Michigan government rejects off-reserve tribal casino plan in Muskegon after federal deadline extension denied
Michigan Governor Gretchen Whitmer on Wednesday denied a request by the Little River Band of Ottawa Indians to build an off-reserve casino in Fruitport Township, Muskegon Countya project under discussion for almost 14 years old. Whitmer said she was put in an ‘impossible position’ by the US Department of the Interior, which this week refused a six-month extension to decide on the project.
In a letter to US Secretary of the Interior Deb Haaland, Whitmer said she was unable to support the Little River Band’s application because of the uncertainty created by another western Michigan tribe, the Grand River Band of Ottawa Indians, which is seeking federal recognition from the Department of Interior. Should he get this recognition, the Grand River Band may wish to open their own casino in the same area as the Little River Band.
“The Department of the Interior must first decide whether to grant federal recognition to the neighboring bands of the Grand River of the Ottawa Indians. It is essential to have this information before making an informed decision. Without this information, I am unable to agree at this time and remain disappointed with the Department’s lack of flexibility in this process,” Whitmer said.
The lack of information, Wretchen explained, put her “in an impossible position.” “Despite my best efforts to obtain responses from the DOI regarding the Grand River Bands’ pending application for recognition, I am left without information critical to my decision on the two-part determination of the Little River Band,” it said. she declared.
Currently operating a casino in Manistee, Little River Band’s plans call for a $180 million development on the site of the former Great Lakes Down horse racing facility. The property would include a 149,000 square foot casino and a 220-room hotel on 60 acres in Fruitport Township. The governor’s decision was a blow to the Little River Tribe and Muskegon area officials who have defended the casino for years.
“I realize that this denial is disappointing to the Little River Band and local community supporters, and I appreciate the considerable time and investment that has gone into this proposal.. My commitment to creating well-paying jobs and economic development in Muskegon is unwavering, and I will stand with anyone,” Whitmer wrote.
Since the proposed casino was not on tribal land, it required federal and state approval. The U.S. Department of the Interior gave its approval to the Little River Tribe in December 2020, saying the casino would be “in the best interest of the tribe” and “would not be detrimental” to the community. The Little River Tribe says 42% of its members live in the Muskegon area.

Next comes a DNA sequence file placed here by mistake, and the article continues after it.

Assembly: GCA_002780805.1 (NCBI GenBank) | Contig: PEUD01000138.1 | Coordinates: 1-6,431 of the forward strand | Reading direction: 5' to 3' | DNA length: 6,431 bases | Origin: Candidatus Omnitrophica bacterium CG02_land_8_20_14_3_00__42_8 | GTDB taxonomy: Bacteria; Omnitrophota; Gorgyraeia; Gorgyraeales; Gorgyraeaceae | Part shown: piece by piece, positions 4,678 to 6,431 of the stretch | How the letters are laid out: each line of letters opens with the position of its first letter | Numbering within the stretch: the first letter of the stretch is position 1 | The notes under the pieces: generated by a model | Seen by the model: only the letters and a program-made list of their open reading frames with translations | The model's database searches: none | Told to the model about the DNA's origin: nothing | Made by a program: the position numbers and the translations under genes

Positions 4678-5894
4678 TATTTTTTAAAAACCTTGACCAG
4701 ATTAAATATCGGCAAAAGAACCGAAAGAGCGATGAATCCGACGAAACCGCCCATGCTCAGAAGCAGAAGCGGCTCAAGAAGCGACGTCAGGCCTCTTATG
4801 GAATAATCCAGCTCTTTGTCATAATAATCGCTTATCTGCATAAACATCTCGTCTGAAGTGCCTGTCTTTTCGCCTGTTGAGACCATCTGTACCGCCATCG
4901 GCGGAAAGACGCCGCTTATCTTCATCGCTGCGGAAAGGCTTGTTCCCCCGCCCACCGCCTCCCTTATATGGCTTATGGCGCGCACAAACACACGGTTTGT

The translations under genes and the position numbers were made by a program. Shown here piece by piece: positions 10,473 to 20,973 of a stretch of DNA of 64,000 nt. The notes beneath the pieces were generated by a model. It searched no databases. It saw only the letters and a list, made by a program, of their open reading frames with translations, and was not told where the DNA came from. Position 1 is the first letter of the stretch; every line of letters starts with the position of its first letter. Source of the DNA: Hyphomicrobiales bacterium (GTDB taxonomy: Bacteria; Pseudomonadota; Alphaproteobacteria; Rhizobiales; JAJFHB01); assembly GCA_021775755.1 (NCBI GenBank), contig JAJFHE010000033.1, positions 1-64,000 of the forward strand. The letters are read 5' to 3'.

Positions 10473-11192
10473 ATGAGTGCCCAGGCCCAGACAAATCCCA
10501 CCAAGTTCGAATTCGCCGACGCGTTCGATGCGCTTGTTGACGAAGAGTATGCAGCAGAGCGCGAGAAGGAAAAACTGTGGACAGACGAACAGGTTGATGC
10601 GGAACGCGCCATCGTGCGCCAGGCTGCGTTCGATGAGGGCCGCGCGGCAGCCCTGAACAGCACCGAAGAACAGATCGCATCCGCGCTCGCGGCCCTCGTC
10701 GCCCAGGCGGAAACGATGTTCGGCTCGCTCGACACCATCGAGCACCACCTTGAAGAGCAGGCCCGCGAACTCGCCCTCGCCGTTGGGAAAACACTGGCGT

Fruitport Township Supervisor Todd Dunham said the governor’s decision was “so discouraging” because the project had been under discussion for 14 years.. “It would have helped the whole west side here, everyone had these new developments and developers because of the possibility of this casino coming, and now it’s all gone.”
Meanwhile, Larry Romanelli, elected ogema of the Little River Band, said tribal members were “absolutely devastated” by Whitmer’s lack of endorsement.. “This project would have created and supported 3,000 jobs for tribal members and families in the community, while providing funds for health care and housing,” he said in a statement. “Words cannot express how grateful we are for the support of our community and how disappointed we feel for them.”
Even though the proposed casino was backed by broad local support, other Michigan casinos objected to off-booking gaming. Detroit City Council and the Wayne County Board of Commissioners last year issued resolutions opposing efforts to expand off-reserve gaming in the state.
The State House also approved a resolution in February 2021, opposing the expansion of off-reservation gaming that is not part of tribal, state, and U.S. Department of the Interior-approved gaming pacts.
The project was first discussed in 2008, when the tribe purchased the 87-acre Great Lakes Downs property. After the U.S. Department of the Interior gave the Little River Tribe its approval in 2020, Whitmer was given a year to come to terms with the decision. Whitmer received a six-month extension to make his decision in December 2021but was later denied a second extension, forcing him to make a final decision by June 16.
Whitmer, in her letter to Haaland, said she would “would welcome the opportunity to review” the Little River Band’s casino application once the Department of the Interior decided on the Grand River Band’s application for recognition.